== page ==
Identities and social relations are fundamental elements of societies. To approach these topics from a new and different angle, this study takes the human body as the focal point of investigation. It tracks changing identities of early Iron Age people in central Europe through body-related practices: the treatment of the body after death and human representations in art.

The human remains themselves provide information on biological parameters of life, such as sex, biological age, and health status. Objects associated with the body in the grave and funerary practices give further insights on how people of the early Iron Age understood life and death, themselves, and their place in the world.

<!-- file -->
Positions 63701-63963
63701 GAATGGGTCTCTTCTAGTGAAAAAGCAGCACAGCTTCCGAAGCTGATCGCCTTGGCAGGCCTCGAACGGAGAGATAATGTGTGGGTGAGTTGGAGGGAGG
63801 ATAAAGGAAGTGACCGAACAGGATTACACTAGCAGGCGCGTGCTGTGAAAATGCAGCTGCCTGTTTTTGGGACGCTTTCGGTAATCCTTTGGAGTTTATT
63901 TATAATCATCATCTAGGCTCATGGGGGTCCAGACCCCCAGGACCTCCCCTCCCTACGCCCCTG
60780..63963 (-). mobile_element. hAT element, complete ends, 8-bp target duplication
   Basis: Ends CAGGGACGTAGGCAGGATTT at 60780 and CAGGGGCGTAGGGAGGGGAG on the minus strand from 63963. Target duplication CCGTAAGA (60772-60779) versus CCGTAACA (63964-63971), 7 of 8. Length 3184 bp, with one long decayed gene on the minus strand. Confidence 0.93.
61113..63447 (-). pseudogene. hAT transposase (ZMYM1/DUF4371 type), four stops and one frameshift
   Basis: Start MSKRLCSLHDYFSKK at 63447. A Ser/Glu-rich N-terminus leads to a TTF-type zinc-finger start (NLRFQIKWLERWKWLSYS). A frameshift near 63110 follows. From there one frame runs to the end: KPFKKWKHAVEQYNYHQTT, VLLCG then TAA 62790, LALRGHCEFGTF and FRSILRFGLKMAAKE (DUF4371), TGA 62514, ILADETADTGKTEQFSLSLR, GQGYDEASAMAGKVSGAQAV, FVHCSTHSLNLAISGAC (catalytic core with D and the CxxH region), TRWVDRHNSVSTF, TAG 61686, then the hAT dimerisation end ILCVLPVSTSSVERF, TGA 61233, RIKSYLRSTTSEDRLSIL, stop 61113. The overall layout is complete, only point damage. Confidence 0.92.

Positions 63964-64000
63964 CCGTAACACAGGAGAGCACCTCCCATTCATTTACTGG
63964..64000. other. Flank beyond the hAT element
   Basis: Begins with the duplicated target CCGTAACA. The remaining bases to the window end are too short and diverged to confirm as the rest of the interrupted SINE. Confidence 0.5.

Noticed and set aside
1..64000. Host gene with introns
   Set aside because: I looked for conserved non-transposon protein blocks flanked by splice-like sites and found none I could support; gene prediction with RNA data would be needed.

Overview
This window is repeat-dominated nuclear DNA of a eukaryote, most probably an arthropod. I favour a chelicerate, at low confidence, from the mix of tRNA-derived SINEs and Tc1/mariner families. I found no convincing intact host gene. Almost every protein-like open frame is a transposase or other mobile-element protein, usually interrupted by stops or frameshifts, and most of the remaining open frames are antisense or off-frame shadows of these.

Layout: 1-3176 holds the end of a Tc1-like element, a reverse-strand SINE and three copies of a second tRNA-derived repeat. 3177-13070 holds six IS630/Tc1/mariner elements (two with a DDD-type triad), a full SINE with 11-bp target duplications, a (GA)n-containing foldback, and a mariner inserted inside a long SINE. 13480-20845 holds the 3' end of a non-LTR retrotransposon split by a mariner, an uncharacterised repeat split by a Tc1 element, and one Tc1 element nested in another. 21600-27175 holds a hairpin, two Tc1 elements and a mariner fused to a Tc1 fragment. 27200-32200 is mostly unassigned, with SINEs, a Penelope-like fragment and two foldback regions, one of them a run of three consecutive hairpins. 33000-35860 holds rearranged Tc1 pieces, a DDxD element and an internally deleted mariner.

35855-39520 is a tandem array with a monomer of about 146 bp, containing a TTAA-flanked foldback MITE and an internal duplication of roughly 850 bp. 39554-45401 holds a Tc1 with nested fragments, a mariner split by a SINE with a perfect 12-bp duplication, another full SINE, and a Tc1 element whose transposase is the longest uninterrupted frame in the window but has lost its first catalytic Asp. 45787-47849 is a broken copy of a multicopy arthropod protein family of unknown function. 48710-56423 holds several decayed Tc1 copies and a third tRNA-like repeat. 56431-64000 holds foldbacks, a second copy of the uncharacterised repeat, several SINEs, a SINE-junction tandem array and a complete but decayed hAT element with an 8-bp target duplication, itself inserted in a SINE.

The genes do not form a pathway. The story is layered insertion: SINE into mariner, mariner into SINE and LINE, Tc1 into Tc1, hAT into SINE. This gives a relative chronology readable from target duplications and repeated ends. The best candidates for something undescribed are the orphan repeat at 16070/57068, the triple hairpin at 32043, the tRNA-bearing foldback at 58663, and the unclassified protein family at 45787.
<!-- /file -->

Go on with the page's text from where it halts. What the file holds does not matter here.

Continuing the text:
Representations of the human body appear in a variety of different materials, forms, and contexts, ranging from ceramic figurines to images on bronze buckets. Rather than focussing on their narrative content, human images are here interpreted as visualising and mediating identity. The analysis of how image elements were connected reveals networks of social relations that connect central Europe to the Mediterranean.

Body ideals, nudity, sex and gender, aging, and many other aspects of women’s and men’s lives feature in this book. Archaeological evidence for marriage and motherhood, war, and everyday life is brought together to paint a vivid picture of the past.

chapter 1|6 pages


chapter 2|28 pages

Theoretical framework

chapter 3|24 pages

The Iron Age setting

chapter 4|42 pages

Funerary practices and the body

chapter 6|39 pages

The image and the object

chapter 7|113 pages

The Hallstatt body in life and death

chapter 8|5 pages

Motif networks

chapter 9|3 pages


chapter 10|4 pages

List of sites included in the analysis